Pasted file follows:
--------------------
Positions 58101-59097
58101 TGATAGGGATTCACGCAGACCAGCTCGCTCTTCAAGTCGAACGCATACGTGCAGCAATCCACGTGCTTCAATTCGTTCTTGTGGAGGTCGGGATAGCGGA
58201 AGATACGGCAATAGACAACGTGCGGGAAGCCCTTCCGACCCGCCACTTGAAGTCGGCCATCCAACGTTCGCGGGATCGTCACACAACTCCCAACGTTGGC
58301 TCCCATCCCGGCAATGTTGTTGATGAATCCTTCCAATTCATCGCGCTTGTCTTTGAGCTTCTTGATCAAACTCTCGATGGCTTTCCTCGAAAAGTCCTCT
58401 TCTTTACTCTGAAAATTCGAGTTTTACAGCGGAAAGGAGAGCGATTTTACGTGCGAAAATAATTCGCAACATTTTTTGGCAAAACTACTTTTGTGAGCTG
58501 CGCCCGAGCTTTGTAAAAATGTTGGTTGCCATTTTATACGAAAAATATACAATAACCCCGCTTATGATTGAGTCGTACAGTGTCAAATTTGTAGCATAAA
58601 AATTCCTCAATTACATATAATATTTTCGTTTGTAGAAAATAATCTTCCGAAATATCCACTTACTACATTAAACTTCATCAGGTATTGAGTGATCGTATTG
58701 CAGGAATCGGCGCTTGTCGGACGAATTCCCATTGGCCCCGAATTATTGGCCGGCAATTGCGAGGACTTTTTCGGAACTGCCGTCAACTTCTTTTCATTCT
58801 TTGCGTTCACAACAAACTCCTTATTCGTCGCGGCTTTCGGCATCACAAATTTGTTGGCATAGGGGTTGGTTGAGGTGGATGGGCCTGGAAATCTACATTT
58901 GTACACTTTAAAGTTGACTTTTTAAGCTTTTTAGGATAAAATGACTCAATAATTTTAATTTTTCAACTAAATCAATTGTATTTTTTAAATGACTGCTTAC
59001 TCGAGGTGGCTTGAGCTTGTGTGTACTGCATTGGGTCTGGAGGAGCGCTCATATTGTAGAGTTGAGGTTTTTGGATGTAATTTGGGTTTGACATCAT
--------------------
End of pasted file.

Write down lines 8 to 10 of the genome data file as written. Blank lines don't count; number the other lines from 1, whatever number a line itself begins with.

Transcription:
58701 CAGGAATCGGCGCTTGTCGGACGAATTCCCATTGGCCCCGAATTATTGGCCGGCAATTGCGAGGACTTTTTCGGAACTGCCGTCAACTTCTTTTCATTCT
58801 TTGCGTTCACAACAAACTCCTTATTCGTCGCGGCTTTCGGCATCACAAATTTGTTGGCATAGGGGTTGGTTGAGGTGGATGGGCCTGGAAATCTACATTT
58901 GTACACTTTAAAGTTGACTTTTTAAGCTTTTTAGGATAAAATGACTCAATAATTTTAATTTTTCAACTAAATCAATTGTATTTTTTAAATGACTGCTTAC